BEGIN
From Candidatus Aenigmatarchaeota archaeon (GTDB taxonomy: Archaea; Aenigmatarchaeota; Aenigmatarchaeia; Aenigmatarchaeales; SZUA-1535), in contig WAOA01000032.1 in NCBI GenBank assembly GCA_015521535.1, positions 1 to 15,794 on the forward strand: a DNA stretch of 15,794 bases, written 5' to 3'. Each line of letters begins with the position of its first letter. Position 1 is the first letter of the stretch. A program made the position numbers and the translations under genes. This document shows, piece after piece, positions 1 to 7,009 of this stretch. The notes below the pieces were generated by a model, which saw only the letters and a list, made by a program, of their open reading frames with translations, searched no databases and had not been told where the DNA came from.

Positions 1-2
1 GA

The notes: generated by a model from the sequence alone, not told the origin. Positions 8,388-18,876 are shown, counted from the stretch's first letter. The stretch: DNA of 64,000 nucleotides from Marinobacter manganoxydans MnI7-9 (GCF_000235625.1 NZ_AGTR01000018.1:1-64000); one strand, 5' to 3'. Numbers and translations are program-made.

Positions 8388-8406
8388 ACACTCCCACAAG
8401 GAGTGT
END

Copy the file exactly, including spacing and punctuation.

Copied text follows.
From Candidatus Aenigmatarchaeota archaeon (GTDB taxonomy: Archaea; Aenigmatarchaeota; Aenigmatarchaeia; Aenigmatarchaeales; SZUA-1535), in contig WAOA01000032.1 in NCBI GenBank assembly GCA_015521535.1, positions 1 to 15,794 on the forward strand: a DNA stretch of 15,794 bases, written 5' to 3'. Each line of letters begins with the position of its first letter. Position 1 is the first letter of the stretch. A program made the position numbers and the translations under genes. This document shows, piece after piece, positions 1 to 7,009 of this stretch. The notes below the pieces were generated by a model, which saw only the letters and a list, made by a program, of their open reading frames with translations, searched no databases and had not been told where the DNA came from.

Positions 1-2
1 GA

The notes: generated by a model from the sequence alone, not told the origin. Positions 8,388-18,876 are shown, counted from the stretch's first letter. The stretch: DNA of 64,000 nucleotides from Marinobacter manganoxydans MnI7-9 (GCF_000235625.1 NZ_AGTR01000018.1:1-64000); one strand, 5' to 3'. Numbers and translations are program-made.

Positions 8388-8406
8388 ACACTCCCACAAG
8401 GAGTGT